The second issue is a good theology of suffering. This one is harder. The bigger picture is that Sam was suffering in a broken community, in a broken family, spiritually dead, in bondage to sin, without hope, and heading for an eternity in Hell. I hate to hear anyone got beat up but can we really say he is worse off than before? If this path leads him to eternal life then this is the path he must walk…. or perish forever.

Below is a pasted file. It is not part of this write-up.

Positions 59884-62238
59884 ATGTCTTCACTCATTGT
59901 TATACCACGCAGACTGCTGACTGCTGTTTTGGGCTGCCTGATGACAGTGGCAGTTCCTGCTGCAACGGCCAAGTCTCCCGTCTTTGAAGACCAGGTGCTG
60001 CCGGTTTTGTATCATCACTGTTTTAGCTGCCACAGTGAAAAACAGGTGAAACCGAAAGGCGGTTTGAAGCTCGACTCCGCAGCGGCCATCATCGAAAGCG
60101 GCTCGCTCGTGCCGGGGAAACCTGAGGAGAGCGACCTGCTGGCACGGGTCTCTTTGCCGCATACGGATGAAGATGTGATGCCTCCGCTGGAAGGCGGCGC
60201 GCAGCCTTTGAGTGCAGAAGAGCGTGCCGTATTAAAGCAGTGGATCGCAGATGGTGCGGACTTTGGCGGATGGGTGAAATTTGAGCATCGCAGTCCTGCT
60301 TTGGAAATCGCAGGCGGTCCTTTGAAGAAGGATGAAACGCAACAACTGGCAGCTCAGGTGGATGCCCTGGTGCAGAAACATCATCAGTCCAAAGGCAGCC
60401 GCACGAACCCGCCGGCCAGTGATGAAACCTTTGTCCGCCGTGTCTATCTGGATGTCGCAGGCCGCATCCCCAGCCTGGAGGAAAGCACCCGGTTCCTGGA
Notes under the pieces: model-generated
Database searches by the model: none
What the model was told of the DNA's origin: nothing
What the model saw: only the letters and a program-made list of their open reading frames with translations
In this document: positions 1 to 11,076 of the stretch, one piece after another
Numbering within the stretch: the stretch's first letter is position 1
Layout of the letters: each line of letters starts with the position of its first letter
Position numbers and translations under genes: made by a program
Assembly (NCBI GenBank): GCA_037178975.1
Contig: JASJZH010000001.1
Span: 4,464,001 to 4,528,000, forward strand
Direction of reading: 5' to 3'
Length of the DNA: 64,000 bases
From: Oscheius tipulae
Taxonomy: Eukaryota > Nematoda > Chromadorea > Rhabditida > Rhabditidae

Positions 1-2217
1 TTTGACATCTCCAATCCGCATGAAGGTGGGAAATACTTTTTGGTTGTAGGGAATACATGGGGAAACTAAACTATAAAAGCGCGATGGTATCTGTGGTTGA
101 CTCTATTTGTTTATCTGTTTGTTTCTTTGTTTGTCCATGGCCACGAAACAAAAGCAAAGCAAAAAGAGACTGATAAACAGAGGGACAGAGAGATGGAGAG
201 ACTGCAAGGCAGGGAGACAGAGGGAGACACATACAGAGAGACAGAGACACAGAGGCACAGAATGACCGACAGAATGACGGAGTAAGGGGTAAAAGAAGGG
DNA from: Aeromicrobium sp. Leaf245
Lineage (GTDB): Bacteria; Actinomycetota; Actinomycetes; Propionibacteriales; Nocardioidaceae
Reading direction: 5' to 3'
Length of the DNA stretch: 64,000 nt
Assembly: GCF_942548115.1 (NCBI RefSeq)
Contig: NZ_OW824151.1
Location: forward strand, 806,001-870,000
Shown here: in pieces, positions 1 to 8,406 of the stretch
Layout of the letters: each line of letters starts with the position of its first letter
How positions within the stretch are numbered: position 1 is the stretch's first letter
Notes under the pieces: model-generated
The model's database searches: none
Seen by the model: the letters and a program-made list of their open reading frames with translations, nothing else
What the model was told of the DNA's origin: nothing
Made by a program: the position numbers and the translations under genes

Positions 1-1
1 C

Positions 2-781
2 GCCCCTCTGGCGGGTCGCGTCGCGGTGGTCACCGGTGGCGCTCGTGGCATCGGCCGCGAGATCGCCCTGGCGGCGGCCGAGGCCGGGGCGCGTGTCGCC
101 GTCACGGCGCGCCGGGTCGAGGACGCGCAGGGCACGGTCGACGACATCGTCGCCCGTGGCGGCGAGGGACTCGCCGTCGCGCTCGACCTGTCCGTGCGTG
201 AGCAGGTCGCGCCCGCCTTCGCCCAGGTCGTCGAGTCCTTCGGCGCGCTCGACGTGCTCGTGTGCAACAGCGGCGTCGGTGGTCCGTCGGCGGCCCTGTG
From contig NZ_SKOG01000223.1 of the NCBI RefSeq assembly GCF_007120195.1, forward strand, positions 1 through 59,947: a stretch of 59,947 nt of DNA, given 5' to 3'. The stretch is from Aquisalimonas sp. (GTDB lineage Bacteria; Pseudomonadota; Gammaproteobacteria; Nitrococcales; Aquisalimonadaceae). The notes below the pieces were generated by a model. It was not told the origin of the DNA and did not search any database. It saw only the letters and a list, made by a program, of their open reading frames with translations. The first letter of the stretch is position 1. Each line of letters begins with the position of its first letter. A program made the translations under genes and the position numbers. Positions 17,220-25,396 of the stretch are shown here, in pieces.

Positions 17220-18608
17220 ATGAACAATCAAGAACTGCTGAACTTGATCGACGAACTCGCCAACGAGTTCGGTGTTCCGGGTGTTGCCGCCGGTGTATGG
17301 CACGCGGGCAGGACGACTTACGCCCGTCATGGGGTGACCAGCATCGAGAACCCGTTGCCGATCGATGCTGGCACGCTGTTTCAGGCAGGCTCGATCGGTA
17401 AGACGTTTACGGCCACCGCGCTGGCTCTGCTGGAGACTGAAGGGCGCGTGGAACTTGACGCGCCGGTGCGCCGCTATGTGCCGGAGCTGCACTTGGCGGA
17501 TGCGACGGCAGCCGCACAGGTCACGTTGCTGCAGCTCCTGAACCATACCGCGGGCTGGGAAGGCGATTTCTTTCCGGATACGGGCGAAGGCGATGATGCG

And while we are on the subject we, as today’s Church, need to face this issue as well. Is our primary consideration as we proclaim the Gospel health and safety for our families? Let me say this clearly- and it answers the quota question and the fear issue brought up earlier: I serve at Jesus’ discretion. He is my Boss, my King, my General. I do not work for the IMB- I am supported by the IMB as a Southern Baptist who is called by God to work where I do. I am very grateful for your support and I am accountable to some good brothers in Christ but my Boss is Jesus. I never do anything out of fear except for fear of God: not fear of getting hurt, not fear of losing my visa, not fear of man ever. Quotas do not exist officially on the field but we are continually spurred on to love and good works which is proper and right. There is more to say but I am supposed to go read to my son now.